Some escaped southwards and met Kanda's north-bound party whom they advised to halt and settle down in the north-western reaches of what was then called the South African Republic under "Oom" Paul Kruger. Those people's remnants are found there up to this day.

Researchers have discovered a grave of someone described as their king.

Oral tradition among the old Kalanga communities said that the man, Nkulumane (Kanda), was poisoned by a special emissary of Lobhengula, one Mpande Mpofu, who was later appointed chief of the Empandeni area south of Plumtree.

Chief Tshitshi's territory is an extension of that original area. The 1870 Ndebele civil strife turned brother against brother, uncle against nephew, father against son, and son-in- law against father-in-law.

A typical example was that of Mzilikazi's son called Qalingana whose mother, Lomokazi was Mbiko Masuku's sister. Qalingana was a Zwangendaba regiment member.

However, he chose to be on Lobhengula's side during the conflict and fought against his maternal uncle, Mbiko.

But, surprisingly, Qalingana was later clubbed to death on King Lobhengula's orders.

He was suspected to be opposed to Lobhengula becoming king. But whether or not Kanda was actually Nkulumane, we will probably never know.

Had those who interviewed Kanda left a list of questions they asked him, and his answers, we could pass a somewhat informed opinion on the matter. As it is, we are left with a scenario of the pro-Lobhengula  group versus that of the anti -Lobhengula side.

The former suspected the usual trickery of the colonialists against the black people; the latter were highly prejudiced against Lobhengula becoming king. That was the case with Gugumi, son of Mantinti. Gugumi was a captain of the Zwangendaba regiment which was under Mbiko Masuku's command.

After that regiment was routed, Gugumi and many others escaped and sought asylum for a few years across the Limpopo River. A few of them returned later but were executed on King Lobhengula's orders. Gugumi and a colleague called  Mafa were among them.

However, Gugumi's eldest son, Malevu survived that merciless campaign and became an Insiza District chief in the 1900s. He was succeeded his younger brother, Malendaniso in the 1920s.

The reader must not confuse Chief Malevu of Insiza with Mlevu Ndlovu originally of the Solusi Mission area, and whose descendants are prominent and abound in the Tsholotsho, Gwayi, Matobo regions.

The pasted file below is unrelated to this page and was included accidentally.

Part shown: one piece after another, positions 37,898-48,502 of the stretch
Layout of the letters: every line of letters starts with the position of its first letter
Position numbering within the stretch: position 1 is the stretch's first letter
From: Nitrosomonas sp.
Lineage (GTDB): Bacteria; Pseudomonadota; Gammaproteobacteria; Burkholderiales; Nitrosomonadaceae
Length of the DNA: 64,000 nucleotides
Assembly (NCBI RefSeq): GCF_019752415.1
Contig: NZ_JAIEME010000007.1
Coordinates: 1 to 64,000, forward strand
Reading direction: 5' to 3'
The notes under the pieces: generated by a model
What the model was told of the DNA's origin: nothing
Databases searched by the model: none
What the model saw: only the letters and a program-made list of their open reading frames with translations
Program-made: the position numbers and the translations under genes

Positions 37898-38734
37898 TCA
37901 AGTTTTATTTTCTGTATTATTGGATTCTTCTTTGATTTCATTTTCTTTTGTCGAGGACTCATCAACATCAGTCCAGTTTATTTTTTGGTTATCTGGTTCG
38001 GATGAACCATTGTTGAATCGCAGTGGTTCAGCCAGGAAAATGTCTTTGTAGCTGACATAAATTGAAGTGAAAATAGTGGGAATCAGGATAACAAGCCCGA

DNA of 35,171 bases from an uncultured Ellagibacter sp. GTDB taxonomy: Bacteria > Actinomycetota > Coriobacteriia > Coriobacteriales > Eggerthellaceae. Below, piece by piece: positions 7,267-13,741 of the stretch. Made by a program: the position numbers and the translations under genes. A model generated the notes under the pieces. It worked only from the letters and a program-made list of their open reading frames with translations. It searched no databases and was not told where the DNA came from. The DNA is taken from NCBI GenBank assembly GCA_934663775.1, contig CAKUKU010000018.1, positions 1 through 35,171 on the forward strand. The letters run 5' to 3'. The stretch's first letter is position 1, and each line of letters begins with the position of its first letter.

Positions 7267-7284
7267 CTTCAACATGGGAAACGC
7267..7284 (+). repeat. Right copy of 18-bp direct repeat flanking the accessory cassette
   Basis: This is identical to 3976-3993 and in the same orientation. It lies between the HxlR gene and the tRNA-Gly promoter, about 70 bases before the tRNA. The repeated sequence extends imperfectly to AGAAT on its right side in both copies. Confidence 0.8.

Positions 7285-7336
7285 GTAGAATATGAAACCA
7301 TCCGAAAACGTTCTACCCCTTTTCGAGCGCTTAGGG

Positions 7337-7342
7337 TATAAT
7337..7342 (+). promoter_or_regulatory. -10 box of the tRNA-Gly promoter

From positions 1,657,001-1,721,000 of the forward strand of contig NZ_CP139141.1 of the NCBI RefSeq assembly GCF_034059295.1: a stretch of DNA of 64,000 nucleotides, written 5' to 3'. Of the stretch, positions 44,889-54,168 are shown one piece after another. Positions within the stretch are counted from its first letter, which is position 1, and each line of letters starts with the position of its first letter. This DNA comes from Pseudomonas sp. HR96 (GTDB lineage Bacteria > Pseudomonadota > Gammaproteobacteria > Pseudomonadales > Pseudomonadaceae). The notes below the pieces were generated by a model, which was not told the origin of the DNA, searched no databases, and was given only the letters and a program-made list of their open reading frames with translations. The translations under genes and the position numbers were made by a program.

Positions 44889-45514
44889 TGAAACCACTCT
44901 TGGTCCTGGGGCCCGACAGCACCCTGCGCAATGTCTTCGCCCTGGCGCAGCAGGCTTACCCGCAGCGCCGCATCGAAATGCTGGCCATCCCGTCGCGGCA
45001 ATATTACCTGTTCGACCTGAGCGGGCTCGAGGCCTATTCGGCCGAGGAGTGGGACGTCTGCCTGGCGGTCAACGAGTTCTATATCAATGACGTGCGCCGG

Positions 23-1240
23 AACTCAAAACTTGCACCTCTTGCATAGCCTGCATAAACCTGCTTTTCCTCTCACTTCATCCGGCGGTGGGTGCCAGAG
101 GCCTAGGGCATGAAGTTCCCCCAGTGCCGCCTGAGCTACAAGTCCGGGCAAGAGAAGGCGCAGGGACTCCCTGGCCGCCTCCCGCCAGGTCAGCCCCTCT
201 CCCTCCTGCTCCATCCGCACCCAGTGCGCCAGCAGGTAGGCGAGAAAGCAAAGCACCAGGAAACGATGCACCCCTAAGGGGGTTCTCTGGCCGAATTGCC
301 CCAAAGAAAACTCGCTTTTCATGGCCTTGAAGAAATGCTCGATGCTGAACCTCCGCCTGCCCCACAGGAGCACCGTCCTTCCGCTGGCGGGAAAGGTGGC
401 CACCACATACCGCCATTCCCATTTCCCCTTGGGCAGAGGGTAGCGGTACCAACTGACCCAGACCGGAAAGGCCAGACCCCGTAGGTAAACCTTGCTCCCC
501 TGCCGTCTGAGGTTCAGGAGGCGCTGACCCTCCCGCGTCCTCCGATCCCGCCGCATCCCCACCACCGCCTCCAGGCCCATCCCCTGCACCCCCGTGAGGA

Some historians have expressed the suspicion that Kanda was a mere creation of Shepstone, and was not for a fact Nkulumane. Kanda had somehow lost one of his eyes.

Shepstone most probably wanted Kanda to take over Mzilikazi's throne so that the British government could easily extend its colonial empire to the then Ndebele Kingdom.

At that time, western Europeans thought the region between the Limpopo and the Zambezi rivers was an El Dorado where gold nuggets lay in rivers and streams for picking.

Another view on the Nkulumane versus Lobhengula succession controversy was that Nkulumane was a genuine claimant, and that he was not actually executed but was given a couple of cows and servants and ordered to return to his father's original country.

This was Mbiko Masuku's opinion but was opposed by the MuNgwato servant sent to execute Nkulumane who said he actually killed the prince, applying the coup de grace with a knobkerrie till it broke.

The pro-Lobhengula delegation concluded, however, that Kanda was an impostor willing to be used by the white people.

Elijah Kambula who had a fairly high level of education was said to have stopped claiming that Kanda was Nkulumane after he had been confronted by King Lobhengula himself.

The truth will never be known. Incidentally, a Mr Kambula from Natal taught at Thekwane High School, a Methodist mission near Plumtree, in the late 1930s. Was he a relative of the man who featured in the Nkulumane- Lobhengula succession issue?

It was unfortunate that no research on the matter was involved during his time at Thekwane Mission. He could have probably thrown some light on Elijah Kambula's role in the controversial issue.

Saul Gwakuba Ndlovu is a retired, Bulawayo-based journalist. He can be contacted on cell 0734 328 136 or through email.

Source - chronicle